So my question to you this morning is; what are those little things that you do for yourself that make you feel refreshed, inspired and centered – and are you making time to incorporate them into your day? The constant need to prioritize how we spend our limited resources often leads to neglecting those things that actually refuel our batteries. This is not the case for all of us, some people work time into their schedules for daily yoga exercise, brisk walks, trips to the gym and writing in journals (among other things). And some of us struggle to find the place to do those little bits of self-care and internal resetting. The point here is to not give up on these most precious of tasks and continue to work toward doing those things that enhance your experience.

Focus on what you want to do, not on what you didn’t do and take whatever opportunity you are offered to do those things that make you feel whole. We each deserve to nurture ourselves, because no one else can really do it for us. So before your tank hits “E” – allow yourself the chance to refuel, you don’t have to “top-off the tank” every time. You can get a lot of mileage out of a gallon of fuel.


Short Quote June 15, 2010

Filed under: Uncategorized — firebirdlifecoach @ 5:37 am
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Often people attempt to live their lives backwards; they try to have more things, or more money, in order to do more of what they want, so they will be happier.  The way it actually works is the reverse.  You must first be who you really are, then do what you need to do, in order to have what you want.  ~Margaret Young

On Tuesdays, I attend a BNI – (Business Networking International) meeting early in the morning. Part of my role in this group is to read a quote that closes the meeting each week. And so, even earlier, every Tuesday morning, I comb through books and quote websites to find little pearls of wisdom that I would like to share. Today, I found the above quotation and decided that this felt like the right one for the day. Each week, I am often inspired by these quotations to spin-off into a blog, though most times, I find that my time runs out, and I leave half-written entries in my documents folder in hopes of getting back to them later in the day. It looks like that’s going to happen again today – but since my day often does not afford me the time to swing back around and finish the posting, I thought that this time I will just post it and leave things at that.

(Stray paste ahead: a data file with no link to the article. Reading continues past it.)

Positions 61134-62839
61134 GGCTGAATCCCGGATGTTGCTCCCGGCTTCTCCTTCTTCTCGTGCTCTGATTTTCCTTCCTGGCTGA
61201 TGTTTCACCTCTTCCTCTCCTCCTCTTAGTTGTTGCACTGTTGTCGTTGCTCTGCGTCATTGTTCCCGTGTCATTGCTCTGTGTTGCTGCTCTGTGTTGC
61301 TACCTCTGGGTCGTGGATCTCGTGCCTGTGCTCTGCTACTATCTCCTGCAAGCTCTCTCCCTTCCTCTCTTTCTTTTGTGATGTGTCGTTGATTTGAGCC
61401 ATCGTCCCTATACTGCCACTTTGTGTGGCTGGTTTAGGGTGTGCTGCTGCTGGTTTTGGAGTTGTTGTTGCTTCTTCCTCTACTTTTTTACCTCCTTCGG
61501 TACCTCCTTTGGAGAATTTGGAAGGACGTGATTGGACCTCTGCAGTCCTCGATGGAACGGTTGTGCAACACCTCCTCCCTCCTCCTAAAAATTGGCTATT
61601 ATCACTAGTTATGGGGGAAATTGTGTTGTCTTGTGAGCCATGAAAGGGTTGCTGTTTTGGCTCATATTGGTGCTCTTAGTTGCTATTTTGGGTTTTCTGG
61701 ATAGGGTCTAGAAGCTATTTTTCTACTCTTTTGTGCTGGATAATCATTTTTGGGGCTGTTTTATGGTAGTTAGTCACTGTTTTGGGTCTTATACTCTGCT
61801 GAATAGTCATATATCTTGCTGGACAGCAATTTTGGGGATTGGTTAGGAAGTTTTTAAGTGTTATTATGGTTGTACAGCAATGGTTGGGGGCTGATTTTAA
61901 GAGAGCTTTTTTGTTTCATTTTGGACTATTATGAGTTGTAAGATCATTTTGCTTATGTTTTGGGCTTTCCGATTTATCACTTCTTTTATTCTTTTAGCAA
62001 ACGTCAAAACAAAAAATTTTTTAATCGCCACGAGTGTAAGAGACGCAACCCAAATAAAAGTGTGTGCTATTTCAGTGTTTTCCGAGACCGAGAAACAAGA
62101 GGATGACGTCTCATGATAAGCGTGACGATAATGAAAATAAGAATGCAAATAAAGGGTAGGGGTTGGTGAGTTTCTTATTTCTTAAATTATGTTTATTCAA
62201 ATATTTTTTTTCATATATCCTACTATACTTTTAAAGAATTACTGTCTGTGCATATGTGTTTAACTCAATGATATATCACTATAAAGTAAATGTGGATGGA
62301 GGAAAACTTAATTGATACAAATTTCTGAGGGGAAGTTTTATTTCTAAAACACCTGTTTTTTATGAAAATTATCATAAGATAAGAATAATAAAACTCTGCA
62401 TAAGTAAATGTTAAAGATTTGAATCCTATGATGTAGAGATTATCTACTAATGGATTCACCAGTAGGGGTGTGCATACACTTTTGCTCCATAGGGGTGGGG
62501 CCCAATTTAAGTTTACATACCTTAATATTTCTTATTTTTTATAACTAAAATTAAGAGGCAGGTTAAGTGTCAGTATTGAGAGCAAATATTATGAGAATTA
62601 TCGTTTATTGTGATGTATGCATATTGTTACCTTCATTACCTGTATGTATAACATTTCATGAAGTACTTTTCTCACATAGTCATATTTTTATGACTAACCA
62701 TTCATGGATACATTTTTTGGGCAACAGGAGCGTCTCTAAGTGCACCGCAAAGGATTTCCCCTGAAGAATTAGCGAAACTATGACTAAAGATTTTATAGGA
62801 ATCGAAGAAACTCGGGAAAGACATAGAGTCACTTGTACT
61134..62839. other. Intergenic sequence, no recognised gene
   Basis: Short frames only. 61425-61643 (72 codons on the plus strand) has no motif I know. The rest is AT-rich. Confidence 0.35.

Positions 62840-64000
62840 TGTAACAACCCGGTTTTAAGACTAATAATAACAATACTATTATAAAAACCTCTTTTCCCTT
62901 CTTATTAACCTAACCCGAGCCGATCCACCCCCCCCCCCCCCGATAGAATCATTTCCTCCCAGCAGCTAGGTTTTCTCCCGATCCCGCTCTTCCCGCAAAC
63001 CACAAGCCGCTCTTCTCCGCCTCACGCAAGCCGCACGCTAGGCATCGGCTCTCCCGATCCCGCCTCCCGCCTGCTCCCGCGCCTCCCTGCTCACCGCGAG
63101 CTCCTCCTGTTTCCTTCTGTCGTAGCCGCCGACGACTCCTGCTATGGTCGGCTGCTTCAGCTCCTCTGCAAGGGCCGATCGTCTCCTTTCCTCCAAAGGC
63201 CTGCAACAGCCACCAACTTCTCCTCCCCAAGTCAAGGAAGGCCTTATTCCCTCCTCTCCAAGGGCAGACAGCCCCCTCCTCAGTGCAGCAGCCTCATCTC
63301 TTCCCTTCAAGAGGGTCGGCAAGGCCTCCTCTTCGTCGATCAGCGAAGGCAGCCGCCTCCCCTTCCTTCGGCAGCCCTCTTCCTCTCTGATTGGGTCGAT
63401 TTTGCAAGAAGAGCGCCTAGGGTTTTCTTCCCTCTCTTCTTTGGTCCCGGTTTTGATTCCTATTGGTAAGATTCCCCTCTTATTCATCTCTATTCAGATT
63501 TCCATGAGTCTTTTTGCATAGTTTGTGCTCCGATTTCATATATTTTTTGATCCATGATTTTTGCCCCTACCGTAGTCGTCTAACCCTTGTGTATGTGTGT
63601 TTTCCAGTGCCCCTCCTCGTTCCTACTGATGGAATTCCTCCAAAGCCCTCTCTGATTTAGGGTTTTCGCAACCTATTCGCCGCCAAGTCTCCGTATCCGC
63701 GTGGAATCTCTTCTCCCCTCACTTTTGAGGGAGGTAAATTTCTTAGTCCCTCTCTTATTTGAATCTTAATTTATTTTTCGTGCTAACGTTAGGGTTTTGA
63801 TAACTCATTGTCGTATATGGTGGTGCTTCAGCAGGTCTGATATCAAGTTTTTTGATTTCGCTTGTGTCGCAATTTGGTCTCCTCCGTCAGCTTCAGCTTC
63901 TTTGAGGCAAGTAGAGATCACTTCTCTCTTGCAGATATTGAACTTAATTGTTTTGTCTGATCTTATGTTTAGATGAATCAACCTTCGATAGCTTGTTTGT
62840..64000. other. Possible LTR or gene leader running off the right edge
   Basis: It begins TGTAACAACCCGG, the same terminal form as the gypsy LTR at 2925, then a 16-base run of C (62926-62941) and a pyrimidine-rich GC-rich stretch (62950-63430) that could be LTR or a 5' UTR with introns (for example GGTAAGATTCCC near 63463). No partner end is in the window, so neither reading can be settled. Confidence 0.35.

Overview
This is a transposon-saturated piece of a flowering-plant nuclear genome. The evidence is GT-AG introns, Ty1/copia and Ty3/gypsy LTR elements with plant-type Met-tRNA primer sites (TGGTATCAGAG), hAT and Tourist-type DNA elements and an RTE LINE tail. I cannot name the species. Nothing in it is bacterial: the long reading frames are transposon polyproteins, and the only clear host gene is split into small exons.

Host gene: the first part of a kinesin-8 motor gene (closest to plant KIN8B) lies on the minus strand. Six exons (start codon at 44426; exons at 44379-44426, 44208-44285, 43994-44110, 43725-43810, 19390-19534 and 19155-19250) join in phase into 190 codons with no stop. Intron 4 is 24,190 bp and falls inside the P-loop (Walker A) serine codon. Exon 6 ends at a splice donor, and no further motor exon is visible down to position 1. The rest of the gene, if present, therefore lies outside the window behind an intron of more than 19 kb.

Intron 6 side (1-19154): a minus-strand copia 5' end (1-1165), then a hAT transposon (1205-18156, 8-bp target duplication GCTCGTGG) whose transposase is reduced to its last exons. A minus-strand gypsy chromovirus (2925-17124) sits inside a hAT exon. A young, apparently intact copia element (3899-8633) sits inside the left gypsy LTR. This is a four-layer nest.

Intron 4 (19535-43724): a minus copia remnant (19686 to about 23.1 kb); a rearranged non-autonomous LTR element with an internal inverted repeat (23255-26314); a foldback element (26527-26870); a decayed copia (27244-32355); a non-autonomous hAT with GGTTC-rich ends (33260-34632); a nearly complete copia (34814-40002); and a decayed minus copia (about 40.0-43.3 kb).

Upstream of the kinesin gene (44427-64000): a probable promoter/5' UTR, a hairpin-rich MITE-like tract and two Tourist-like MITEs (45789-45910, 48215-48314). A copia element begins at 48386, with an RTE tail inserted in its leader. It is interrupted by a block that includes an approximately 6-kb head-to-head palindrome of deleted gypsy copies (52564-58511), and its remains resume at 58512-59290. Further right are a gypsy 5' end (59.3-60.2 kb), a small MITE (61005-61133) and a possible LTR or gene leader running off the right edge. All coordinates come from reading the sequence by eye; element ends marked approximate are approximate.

So, though my inclination and desire is to expound on this little item, I really must move along or risk being late for the day’s events. And so on that note, I leave you with this above sentiment; to consider, to ponder and to reflect about, on your own. It had a certain ring of truth to it, that resonated with my core and I just wanted to share it. Wishing you an “authentic” day. Peace out – LB


Solo Concerto June 4, 2010

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So I was considering the impact of these two voices whirling through my head this morning as I sit here pondering what to write on my blog. First the tired voice – “I don’t know what to write; I’m too tired and can’t find anything to focus on.” And second the quiet sensible voice – “Just clear your head and start to write, something will emerge”. (Ironic, but understandable.) Pretty obvious which one is the more productive and useful, isn’t it? Nonetheless as we face our days, the choruses of voices inside our heads sing out their tunes in a steady stream. Mostly flying under the radar of our awareness; we are constantly giving ourselves messages through this ongoing dialogue of one. How we choose to heed their recommendations is a choice for our conscious awareness.